HIV treatment of patients with hydrocephalus linked to success in patients own right brain

Women who take HIV antiretroviral drugs for non-traditionalnon-managed chronic disease (NCTM) are more likely to experience secondary AIDS complications than those who dont take the medication according to a new study conducted by researchers at The University of Texas Health Science Center at Houston (UTHealth) and the Chinese Academy of Neurological Sciences (CANES). The trial was conducted in 13 women who had previously been infected with HIV and were treated successfully with antiretroviral therapy (ART) for up to three years. The women completed a baseline episode of MRI brain scan while on ART an oral dose of HIV-1 RNA targeted to HIV-infected cells and then once a month with a saline placebo.

This is the first randomized trial to include women of all ages with NCTM and a better response to ART than was previously realized said Laura Corak MD PhD assistant professor at McGovern Medical School at UTHealth and study lead author. The findings suggest a treatment benefit of matching the antiretroviral therapy to the symptoms which along with other risk factors may mean that women who are HIV positive more likely will experience outcome benefit from ART than those who become HIV negative should they adopt chronic disease.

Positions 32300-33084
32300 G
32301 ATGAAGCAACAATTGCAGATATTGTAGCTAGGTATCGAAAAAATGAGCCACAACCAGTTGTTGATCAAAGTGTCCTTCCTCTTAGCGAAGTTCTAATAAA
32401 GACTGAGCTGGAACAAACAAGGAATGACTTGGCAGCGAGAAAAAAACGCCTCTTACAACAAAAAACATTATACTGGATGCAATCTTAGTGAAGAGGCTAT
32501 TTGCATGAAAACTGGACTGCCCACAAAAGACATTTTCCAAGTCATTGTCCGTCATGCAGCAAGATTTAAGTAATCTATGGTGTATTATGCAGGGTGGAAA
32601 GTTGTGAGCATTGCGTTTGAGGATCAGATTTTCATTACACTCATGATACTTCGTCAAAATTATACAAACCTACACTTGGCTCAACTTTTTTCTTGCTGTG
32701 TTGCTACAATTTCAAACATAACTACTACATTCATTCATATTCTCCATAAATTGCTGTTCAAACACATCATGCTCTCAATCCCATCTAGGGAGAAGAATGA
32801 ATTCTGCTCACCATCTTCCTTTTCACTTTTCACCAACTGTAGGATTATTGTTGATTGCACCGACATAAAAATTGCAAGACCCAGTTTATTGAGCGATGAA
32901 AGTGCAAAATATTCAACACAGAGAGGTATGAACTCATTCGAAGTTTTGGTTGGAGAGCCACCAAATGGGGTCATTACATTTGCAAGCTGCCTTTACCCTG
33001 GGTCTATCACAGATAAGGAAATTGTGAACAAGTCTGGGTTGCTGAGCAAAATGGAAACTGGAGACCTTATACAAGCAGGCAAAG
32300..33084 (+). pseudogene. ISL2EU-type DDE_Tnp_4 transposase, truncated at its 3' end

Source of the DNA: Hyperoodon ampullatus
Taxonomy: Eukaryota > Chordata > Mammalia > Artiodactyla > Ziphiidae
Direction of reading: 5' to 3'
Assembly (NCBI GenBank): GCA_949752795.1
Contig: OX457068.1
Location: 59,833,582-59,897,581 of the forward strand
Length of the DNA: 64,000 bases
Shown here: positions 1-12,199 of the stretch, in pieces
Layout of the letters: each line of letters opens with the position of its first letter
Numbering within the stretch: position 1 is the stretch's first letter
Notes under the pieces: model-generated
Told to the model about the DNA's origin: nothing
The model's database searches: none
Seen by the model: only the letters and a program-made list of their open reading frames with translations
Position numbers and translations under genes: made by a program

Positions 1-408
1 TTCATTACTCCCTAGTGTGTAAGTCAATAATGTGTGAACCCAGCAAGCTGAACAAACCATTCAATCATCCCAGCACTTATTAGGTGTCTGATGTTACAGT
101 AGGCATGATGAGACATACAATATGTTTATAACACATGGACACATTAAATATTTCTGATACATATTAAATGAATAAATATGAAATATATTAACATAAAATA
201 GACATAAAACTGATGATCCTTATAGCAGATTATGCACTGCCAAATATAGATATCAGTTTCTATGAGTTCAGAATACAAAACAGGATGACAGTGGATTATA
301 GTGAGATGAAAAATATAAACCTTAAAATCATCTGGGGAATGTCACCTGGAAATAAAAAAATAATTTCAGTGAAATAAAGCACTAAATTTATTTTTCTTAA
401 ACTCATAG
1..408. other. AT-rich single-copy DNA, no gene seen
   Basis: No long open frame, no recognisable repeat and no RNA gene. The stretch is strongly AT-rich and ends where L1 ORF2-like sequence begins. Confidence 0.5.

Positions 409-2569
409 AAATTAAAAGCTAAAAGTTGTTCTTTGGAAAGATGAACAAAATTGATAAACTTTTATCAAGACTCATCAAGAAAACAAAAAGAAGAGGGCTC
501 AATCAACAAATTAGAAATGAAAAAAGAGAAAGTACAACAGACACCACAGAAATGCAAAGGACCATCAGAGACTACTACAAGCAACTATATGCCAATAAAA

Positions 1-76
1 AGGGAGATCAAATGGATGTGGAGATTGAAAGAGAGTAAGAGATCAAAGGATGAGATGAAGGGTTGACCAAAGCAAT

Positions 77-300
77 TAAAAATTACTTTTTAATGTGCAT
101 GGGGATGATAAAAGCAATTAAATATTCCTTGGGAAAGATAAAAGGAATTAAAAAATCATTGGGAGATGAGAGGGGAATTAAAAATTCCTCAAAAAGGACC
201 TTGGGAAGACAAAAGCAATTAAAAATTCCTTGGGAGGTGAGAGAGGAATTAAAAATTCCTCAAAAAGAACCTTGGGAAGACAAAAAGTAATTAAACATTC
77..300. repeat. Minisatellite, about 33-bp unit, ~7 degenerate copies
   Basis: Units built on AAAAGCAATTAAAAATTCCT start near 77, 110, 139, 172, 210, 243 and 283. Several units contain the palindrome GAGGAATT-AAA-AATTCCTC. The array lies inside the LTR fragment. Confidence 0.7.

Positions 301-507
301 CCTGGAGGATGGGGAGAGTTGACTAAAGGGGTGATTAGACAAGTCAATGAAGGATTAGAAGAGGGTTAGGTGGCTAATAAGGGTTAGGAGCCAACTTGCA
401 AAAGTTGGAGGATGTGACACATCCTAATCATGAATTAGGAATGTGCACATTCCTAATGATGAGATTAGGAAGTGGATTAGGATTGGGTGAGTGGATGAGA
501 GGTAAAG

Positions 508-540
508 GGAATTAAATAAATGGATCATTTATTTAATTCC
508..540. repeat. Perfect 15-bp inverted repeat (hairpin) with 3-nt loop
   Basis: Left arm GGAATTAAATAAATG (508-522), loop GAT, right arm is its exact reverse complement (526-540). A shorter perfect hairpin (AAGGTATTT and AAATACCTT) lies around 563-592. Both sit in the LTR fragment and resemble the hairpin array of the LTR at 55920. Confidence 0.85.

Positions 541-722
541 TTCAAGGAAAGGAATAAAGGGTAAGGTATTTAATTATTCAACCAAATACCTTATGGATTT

Researchers evaluated the association between treatment and clinical outcome including side effects with 20 WOMEN randomized into either a placebo or ART-treated group.

The researchers analyzed MRI brain scans of 193 participants who had not previously experienced brain bleed and enrolled atHealth during ART. Of that group 14 (6. 2) underwent MRI brain scans while on ART and 44 (18. 4) never received ART. The average time to MRI brain scans was 18. 2 days. Drug treatment was not defined in the study.

Researchers analyzed the differences in 14 non-artefactful COVID-19-positive women who received ART versus those who did not. In this analysis the researchers found that those who received ART had the most improvements seen in non-artefacture women compared to the placebo group in MRI-brain scans. They also found that those who received ART were more responsive to chronic viral challenge compared to the placebo group with lower intensity ROS levels in their head than usual. Their clinical findings also were statistically significant.

For those women receiving ART their mean age was 49 years and 95 survival 90 days after this study. No major adverse events occurred and no individuals received assistance from blood transfusions.

CT expert can discuss potential benefits of the study.

40 years after the first Radical Therapy for Women with Crohns disease was identified and just starting ART is a treatable disease if we use effective early treatment we have a slim chance at improving outcomes. We know for a fact that Neuroendocrine targets HIV and therefore is an attractive choice for those who are interested.

Laura Corak Head of Research CANES.